Over the last few weeks I’ve found myself clicking on articles, posts and blogs. I’m searching for the answer, an answer, the silver bullet, the good advice and hope. What I find is a mixture of soul-searching, clickbait and unhelpful advice.
It was only after an eye opening conversation with a someone I respect, that I started to put my finger on a number of possible reasons why we’re making so little progress here in Norfolk. The white privilege I possess, our utterly inept efforts as a society, my own sense of inadequacy at even discussing this and the need for change are not up for debate.
Following the horrific murder of 46 year old George Floyd in March this year, outside a shop in Minneapolis, at the hands of an officer of the law, I did what many people probably did. I asked for help in my role and responsibility as CEO of Your Own Place. That we are not representative of the community we serve is a source of deep shame. It’s simply no longer acceptable to sit back and wring our hands or attribute our lack of progress to our geography.
The first reason I quickly realised, was inexperience among our business community. Having enquired after the practical steps we could take, I was presented with a template of an Equality and Diversity Policy. Seriously, that was it. To think that this is what’s needed is highly indicative of why we are where we are. In short, if this all we’ve got to offer businesses here in Norfolk, is it any wonder at our lack of progress?
My reticence in writing this piece comes from fear of using the wrong words, my white privilege and my right (or not) to speak on such things. Some, but certainly not all, of this trepidation, comes from the bile that social media is at times party to. It happened last week too. I wanted to share a pretty innocuous tweet about male mentors. Then I stopped to consider if I was allowed to refer to ‘male’ mentors. And no, I don’t think that it’s ‘political correctness gone mad’. I think it’s an appropriate pendulum swing that provides us with a moment to be thoughtful about the language we use when in so many arenas prejudice still pervades. However, that pendulum has another side and that’s to stifle exploration and conversation when we don’t feel equipped to have it.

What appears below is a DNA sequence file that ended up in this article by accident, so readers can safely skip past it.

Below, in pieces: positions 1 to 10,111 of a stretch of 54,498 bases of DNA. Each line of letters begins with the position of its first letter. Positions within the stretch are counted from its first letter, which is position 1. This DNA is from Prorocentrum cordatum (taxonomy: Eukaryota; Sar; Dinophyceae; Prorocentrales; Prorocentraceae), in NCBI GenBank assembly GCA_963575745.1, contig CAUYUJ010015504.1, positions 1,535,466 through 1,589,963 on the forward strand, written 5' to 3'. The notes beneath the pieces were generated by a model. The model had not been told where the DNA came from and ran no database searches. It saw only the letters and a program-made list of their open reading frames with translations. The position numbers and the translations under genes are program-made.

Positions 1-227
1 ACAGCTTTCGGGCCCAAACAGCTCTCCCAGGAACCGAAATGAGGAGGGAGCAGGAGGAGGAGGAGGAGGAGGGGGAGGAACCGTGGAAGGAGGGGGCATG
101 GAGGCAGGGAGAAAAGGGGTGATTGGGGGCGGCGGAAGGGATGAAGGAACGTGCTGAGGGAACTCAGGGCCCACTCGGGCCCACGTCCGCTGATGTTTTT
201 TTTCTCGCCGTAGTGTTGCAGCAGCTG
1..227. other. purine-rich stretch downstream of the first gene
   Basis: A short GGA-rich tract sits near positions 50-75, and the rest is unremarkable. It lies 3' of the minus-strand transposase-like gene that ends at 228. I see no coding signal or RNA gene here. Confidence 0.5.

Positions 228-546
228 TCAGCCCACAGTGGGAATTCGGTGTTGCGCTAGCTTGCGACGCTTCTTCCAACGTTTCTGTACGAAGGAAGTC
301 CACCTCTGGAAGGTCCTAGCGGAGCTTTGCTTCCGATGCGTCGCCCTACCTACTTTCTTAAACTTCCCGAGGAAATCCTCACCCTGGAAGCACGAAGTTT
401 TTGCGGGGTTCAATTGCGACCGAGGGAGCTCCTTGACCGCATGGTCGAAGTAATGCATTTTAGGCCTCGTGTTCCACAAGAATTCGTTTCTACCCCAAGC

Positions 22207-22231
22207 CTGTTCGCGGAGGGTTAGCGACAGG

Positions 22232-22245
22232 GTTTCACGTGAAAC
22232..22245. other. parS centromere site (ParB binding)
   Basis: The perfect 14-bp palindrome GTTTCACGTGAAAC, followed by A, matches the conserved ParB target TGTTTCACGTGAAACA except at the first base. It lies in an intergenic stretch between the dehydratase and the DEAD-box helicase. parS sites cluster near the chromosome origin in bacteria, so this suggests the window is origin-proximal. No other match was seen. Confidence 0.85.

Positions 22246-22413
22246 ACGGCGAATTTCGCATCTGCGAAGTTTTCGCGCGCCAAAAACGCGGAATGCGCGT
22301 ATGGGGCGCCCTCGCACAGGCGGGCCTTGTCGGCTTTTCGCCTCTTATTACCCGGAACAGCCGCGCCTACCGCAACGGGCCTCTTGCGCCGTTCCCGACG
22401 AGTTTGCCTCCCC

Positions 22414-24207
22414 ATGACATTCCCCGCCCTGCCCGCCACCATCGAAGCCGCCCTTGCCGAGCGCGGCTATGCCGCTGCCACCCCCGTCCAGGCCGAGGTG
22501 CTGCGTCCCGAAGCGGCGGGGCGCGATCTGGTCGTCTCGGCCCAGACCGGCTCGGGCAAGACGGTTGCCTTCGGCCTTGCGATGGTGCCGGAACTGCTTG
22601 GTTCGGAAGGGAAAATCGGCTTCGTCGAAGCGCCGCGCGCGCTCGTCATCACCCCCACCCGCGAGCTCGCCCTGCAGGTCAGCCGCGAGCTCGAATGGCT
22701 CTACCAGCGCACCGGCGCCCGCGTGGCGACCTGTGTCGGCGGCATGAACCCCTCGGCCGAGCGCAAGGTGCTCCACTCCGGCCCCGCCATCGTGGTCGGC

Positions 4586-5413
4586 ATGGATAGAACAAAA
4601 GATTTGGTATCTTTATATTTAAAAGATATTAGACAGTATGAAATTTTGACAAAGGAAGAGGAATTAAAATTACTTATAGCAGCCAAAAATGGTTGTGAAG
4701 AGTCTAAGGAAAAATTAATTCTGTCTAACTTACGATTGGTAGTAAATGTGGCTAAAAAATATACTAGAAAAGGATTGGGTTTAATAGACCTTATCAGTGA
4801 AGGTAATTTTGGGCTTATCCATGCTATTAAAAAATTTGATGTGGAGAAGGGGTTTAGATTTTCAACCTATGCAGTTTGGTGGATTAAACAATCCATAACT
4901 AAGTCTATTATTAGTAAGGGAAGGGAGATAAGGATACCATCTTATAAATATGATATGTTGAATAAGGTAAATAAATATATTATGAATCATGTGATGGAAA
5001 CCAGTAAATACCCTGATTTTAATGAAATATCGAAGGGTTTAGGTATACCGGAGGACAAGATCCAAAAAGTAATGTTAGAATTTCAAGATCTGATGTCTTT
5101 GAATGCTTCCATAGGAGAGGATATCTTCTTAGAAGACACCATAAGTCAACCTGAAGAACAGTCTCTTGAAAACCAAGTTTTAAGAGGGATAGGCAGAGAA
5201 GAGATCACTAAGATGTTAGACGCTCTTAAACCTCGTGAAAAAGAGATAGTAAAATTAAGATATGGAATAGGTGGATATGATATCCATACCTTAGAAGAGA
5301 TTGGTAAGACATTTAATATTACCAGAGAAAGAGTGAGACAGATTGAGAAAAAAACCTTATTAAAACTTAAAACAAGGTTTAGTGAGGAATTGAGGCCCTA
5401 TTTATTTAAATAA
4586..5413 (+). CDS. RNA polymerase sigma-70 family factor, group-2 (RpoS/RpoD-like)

We have recently recruited an entirely new Board of Non-Executive Directors. Despite ‘considerable efforts’, not one person from a minority background applied. This is a failure and one I now plan to put right. It seems clear that it’s never been about quotas or positive discrimination at particular times (although these may have a place), but about an ongoing approach, value-system and effort. It’s simply no good during your recruitment campaign to think you’ve done the right thing by advertising in certain publications. Doing the right thing is doing the right thing and something proactive for 365 days a year. That means giving people from a range of backgrounds the opportunity to get involved in your business. This won’t happen by accident and there’s no point waiting for others to make to happen. There’s only us and there’s only now.
So when my friend, whom I respect, says, ‘but that’s just Norfolk’ I no longer accept that. It’ll only be different when we make it so. Who’s with me?
Following our Unconscious Bias training in November with the team, I will be exploring, with our incredibly limited resource, what we can do to build relationships across communities and provide people from all backgrounds with belief that they can be a part of anything, including a respected and equal member of our team at Your Own Place.